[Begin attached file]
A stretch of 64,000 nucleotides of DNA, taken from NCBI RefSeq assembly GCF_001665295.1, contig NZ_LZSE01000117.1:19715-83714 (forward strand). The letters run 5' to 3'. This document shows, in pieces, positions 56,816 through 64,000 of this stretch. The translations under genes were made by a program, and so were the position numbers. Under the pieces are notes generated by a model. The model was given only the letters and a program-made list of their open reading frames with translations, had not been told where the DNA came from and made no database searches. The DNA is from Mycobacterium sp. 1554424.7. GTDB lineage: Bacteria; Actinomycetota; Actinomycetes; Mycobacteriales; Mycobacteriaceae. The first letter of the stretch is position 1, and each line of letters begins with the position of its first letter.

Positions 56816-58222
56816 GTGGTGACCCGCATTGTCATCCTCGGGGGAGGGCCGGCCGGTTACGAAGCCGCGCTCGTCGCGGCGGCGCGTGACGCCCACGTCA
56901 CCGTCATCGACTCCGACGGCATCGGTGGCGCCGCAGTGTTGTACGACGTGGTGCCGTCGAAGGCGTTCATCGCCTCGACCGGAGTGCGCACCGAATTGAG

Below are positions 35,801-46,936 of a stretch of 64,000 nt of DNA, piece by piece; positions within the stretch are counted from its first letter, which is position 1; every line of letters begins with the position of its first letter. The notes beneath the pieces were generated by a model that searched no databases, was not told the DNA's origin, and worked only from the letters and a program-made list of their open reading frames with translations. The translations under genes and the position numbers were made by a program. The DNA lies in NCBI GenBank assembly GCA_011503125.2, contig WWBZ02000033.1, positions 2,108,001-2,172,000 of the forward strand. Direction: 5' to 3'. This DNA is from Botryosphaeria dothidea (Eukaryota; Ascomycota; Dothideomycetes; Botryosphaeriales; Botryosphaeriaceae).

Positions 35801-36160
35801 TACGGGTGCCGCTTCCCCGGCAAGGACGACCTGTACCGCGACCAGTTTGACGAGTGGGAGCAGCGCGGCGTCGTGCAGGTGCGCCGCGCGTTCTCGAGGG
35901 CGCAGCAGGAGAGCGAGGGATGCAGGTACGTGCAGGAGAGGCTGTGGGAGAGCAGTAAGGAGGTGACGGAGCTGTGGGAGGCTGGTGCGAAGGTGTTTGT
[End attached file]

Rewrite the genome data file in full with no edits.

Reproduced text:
A stretch of 64,000 nucleotides of DNA, taken from NCBI RefSeq assembly GCF_001665295.1, contig NZ_LZSE01000117.1:19715-83714 (forward strand). The letters run 5' to 3'. This document shows, in pieces, positions 56,816 through 64,000 of this stretch. The translations under genes were made by a program, and so were the position numbers. Under the pieces are notes generated by a model. The model was given only the letters and a program-made list of their open reading frames with translations, had not been told where the DNA came from and made no database searches. The DNA is from Mycobacterium sp. 1554424.7. GTDB lineage: Bacteria; Actinomycetota; Actinomycetes; Mycobacteriales; Mycobacteriaceae. The first letter of the stretch is position 1, and each line of letters begins with the position of its first letter.

Positions 56816-58222
56816 GTGGTGACCCGCATTGTCATCCTCGGGGGAGGGCCGGCCGGTTACGAAGCCGCGCTCGTCGCGGCGGCGCGTGACGCCCACGTCA
56901 CCGTCATCGACTCCGACGGCATCGGTGGCGCCGCAGTGTTGTACGACGTGGTGCCGTCGAAGGCGTTCATCGCCTCGACCGGAGTGCGCACCGAATTGAG

Below are positions 35,801-46,936 of a stretch of 64,000 nt of DNA, piece by piece; positions within the stretch are counted from its first letter, which is position 1; every line of letters begins with the position of its first letter. The notes beneath the pieces were generated by a model that searched no databases, was not told the DNA's origin, and worked only from the letters and a program-made list of their open reading frames with translations. The translations under genes and the position numbers were made by a program. The DNA lies in NCBI GenBank assembly GCA_011503125.2, contig WWBZ02000033.1, positions 2,108,001-2,172,000 of the forward strand. Direction: 5' to 3'. This DNA is from Botryosphaeria dothidea (Eukaryota; Ascomycota; Dothideomycetes; Botryosphaeriales; Botryosphaeriaceae).

Positions 35801-36160
35801 TACGGGTGCCGCTTCCCCGGCAAGGACGACCTGTACCGCGACCAGTTTGACGAGTGGGAGCAGCGCGGCGTCGTGCAGGTGCGCCGCGCGTTCTCGAGGG
35901 CGCAGCAGGAGAGCGAGGGATGCAGGTACGTGCAGGAGAGGCTGTGGGAGAGCAGTAAGGAGGTGACGGAGCTGTGGGAGGCTGGTGCGAAGGTGTTTGT